Niantic, the creator of Pokémon Go, has long been imposing strict bans on users for using unfair means to excel at the popular games. The developer recently laid out its “Three-Strike Discipline Policy” which says that the use of malicious acts three times including the use of modified files or versions of Pokémon Go could lead users into being banned permanently.
However, one aspect that still remains within the gray area is Niantic’s method of identifying cheaters. Now, under the camouflage of the developer’s drive to weed out players using unfair means, Pokémon Go has been frisking the internal storage of a user’s smartphone beyond its intended permissions. As per many Android users, Pokémon Go has been suspended on their phones purely on the suspicion that their phones might be rooted.
This is because rooting might allow rogue tools escape the app’s scanner without being caught. However, Niantic does not use an intricate method to determine if your Android device is actually rooted but simply scans for files and folders which might be associated with rooting.
But, the worrying and most surprising part about all this is that the internal storage is scanned even when users have not granted storage access to the game. This is outrightly nasty and creepy on Niantic’s part. But not only that, the ease of bypassing Android’s security features shows that not just Pokémon Go but many could exploit permissions similarly.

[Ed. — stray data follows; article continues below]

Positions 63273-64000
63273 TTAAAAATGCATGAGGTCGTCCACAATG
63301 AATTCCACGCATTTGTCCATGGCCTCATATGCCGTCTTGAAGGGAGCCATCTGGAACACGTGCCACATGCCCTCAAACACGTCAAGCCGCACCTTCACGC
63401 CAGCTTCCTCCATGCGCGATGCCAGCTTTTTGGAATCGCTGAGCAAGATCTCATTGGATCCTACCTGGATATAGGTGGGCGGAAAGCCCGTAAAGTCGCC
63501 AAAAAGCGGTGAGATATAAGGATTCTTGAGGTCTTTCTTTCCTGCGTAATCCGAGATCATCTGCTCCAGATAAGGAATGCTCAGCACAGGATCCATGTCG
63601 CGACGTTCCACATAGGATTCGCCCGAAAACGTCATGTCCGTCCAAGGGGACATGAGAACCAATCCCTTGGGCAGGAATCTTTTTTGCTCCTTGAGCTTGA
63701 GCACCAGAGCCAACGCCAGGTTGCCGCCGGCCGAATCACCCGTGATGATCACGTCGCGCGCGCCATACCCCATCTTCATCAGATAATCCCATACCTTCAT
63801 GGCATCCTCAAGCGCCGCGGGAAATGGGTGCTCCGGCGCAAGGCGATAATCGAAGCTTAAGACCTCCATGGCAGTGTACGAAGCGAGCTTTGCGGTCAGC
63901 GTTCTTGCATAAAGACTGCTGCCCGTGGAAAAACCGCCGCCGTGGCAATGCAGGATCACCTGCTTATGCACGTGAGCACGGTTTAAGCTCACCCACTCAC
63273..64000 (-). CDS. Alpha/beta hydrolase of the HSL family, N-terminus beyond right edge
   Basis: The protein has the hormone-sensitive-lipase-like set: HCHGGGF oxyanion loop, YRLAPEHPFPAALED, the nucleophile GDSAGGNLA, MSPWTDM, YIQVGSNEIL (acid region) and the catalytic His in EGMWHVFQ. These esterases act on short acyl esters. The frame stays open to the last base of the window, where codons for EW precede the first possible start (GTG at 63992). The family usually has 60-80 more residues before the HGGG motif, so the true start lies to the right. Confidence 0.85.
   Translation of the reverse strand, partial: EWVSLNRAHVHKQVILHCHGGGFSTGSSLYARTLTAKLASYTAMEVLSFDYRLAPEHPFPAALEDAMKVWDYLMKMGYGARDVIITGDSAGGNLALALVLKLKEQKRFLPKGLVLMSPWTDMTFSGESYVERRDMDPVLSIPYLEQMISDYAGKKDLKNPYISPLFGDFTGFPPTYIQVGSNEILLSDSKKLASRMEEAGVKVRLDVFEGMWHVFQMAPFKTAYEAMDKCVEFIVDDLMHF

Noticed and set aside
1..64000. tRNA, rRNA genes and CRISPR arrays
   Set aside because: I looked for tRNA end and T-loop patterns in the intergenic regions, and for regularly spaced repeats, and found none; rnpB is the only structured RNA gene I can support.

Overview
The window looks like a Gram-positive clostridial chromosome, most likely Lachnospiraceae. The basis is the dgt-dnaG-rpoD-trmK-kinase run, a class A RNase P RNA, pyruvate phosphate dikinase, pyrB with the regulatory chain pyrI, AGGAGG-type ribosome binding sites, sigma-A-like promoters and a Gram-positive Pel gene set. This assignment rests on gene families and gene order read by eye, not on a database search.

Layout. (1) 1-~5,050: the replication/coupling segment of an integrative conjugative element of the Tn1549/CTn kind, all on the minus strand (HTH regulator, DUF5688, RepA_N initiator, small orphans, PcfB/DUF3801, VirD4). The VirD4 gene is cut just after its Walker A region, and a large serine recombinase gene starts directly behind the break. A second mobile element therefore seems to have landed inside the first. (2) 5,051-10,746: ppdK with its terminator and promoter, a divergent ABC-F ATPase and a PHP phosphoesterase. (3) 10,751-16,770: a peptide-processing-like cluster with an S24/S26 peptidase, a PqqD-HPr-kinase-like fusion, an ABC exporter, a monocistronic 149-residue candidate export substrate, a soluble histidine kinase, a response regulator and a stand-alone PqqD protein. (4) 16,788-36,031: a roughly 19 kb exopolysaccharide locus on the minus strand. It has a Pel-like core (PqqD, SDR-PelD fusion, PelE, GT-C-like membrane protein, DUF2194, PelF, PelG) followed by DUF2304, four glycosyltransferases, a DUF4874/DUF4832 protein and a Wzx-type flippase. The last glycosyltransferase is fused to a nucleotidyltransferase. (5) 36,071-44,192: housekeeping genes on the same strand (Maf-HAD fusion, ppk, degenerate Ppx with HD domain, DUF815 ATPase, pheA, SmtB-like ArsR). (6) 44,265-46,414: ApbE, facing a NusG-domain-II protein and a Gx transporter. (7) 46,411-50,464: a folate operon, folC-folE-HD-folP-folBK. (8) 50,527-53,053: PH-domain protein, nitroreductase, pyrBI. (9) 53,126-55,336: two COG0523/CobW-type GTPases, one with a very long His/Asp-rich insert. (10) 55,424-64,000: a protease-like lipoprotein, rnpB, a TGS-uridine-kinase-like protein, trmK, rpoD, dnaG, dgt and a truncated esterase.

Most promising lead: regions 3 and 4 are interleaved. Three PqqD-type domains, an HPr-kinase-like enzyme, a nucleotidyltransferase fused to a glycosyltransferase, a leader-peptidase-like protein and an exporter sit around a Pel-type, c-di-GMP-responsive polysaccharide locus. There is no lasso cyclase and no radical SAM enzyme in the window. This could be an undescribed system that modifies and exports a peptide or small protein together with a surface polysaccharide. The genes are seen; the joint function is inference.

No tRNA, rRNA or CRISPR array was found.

As per many users, the app even restricts access if it finds installed programmes which are commonly associated with rooted phones – like Magisk Manager and SuperSU. Not just that, you are blocked out of Pokémon Go even if the app finds an empty folder related to those and similar apps.
But besides the sneaky nature of this practice, Niantic’s stand is fundamentally an attack on a users’ freedom to modify their devices to improve performance or appearance, or prevent ad-related tracking.
Rooting, although considered grounds for a void warranty, is not restricted by Google or illegal in any way, and it is one of the ways users can get full control over their own devices. Some banking apps, including Barclays Mobile Banking app, also block access in cases of rooted devices to ensure that root access.
But more important than the breach of a user’s right over their device, this is an example of how easy it is for apps and developers to snoop through private data – even without root access. Niantic also discloses that it might share your personal data as well as live location with third parties, which makes it more vulnerable.
There isn’t much that we can do in case of Pokémon Go but we would certainly hope that Google straightens up the way it allows accesses to developers so that our private data is not at risk due to malicious practices by developers in spite of Google’s assurance.